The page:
Pharmaceutical Market Access in the UK: A Changing Landscape
Interview with Rachel Fyson, Director of Market Access UK
The UK market for the life sciences has seen both positive and negative impacts from the pandemic, like many other countries, but also uniquely by Brexit. Despite these challenges, the UK government has signaled that it understands the importance of the life science industry on its economy as well as the health of its citizens, including health and life sciences as one of four key areas in its new Innovation Strategy. The landscape within which pharmaceutical companies operate in the UK is rapidly changing, bringing opportunities and challenges. Its critical to stay up to date on the constantly shifting environment and make the most of all possibilities.
To learn more about market access in the UK today, we spoke with Rachel Fyson, Director of Market Access UK for Alira Health. Prior to joining Alira Health, Rachel worked in market access at a major international biotech and is an expert in the development of UK product reimbursement strategy, negotiating complex commercial agreements, successfully navigating both NICE and SMC to gain achieve timely reimbursement and securing rapid access via NHS England clinical policies.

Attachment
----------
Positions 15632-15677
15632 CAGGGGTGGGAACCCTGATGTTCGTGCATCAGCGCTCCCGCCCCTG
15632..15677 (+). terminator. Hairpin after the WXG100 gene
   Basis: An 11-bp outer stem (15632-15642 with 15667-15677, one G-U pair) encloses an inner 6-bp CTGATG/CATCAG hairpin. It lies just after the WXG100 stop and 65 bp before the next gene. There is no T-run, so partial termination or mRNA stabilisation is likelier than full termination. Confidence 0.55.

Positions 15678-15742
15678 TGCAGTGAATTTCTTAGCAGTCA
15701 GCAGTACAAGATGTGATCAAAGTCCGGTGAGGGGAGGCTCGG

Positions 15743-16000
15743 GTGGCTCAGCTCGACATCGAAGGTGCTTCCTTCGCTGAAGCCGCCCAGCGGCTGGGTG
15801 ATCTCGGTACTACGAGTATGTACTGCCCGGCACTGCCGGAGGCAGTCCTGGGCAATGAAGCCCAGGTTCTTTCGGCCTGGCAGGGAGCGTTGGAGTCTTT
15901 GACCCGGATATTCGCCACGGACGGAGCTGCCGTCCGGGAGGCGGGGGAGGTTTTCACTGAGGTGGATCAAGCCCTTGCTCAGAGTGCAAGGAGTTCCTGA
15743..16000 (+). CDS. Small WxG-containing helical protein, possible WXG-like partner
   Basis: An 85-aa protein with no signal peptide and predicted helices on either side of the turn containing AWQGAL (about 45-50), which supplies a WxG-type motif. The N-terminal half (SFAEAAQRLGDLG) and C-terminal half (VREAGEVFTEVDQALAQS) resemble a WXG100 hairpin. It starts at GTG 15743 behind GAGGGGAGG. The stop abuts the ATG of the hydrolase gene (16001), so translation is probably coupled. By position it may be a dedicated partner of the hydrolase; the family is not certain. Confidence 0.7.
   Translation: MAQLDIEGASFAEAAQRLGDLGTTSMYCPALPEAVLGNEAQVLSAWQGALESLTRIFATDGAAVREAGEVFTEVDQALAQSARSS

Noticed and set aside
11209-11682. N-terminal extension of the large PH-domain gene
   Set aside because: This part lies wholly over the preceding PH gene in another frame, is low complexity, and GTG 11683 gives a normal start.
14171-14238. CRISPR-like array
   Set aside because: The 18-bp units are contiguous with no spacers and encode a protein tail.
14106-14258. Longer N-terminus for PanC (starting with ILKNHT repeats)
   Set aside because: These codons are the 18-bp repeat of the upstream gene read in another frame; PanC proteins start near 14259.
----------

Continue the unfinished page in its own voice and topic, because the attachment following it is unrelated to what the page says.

What market access changes have taken place in the UK recently and what are the implications for pharmaceutical companies?
One positive change for pharmaceutical and biotech companies took place in 2021 when the UK government announced its Life Science Vision, whilst not a new development it signals the significant opportunity available in the UK. The vision has four strong pillars that demonstrate the importance the UK government place on the growth and success of the life sciences sector to the overall economy. Two of these pillars are of particular interest to pharmaceutical industry operating or hoping to operate in the UK 1) Make the NHS the countries most powerful driver of innovation 2) Create an outstanding business environment for life science firms, which support growth, innovation and investment. This signals an opportunity for life sciences in the UK to grow and thrive, of course its not that simple but the government intent is clear, making this an exciting time to operate in the UK. A second change took place last year when the NHS enacted a major restructuring, introducing 42 integrated care systems (ICSs) across the UK to replace the over 200 clinical commissioning groups that were responsible for buying healthcare services for their local communities. Health and social care will now be managed together (rather than social care managed by local authorities), which should mean that decision-making is coordinated and the patient experience is seamless. The ICSs will also promote self-care and disease prevention. The introduction of the ICSs shows that the NHS’ thinking about how healthcare is delivered is changing. But, of course, the devil is in the details; pharmaceutical companies may need to engage with each of the 42 ICSs and learn what’s important to them and how to work effectively with them. Pharmaceutical and biotech companies looking to enter the UK market must make sure they understand this new landscape.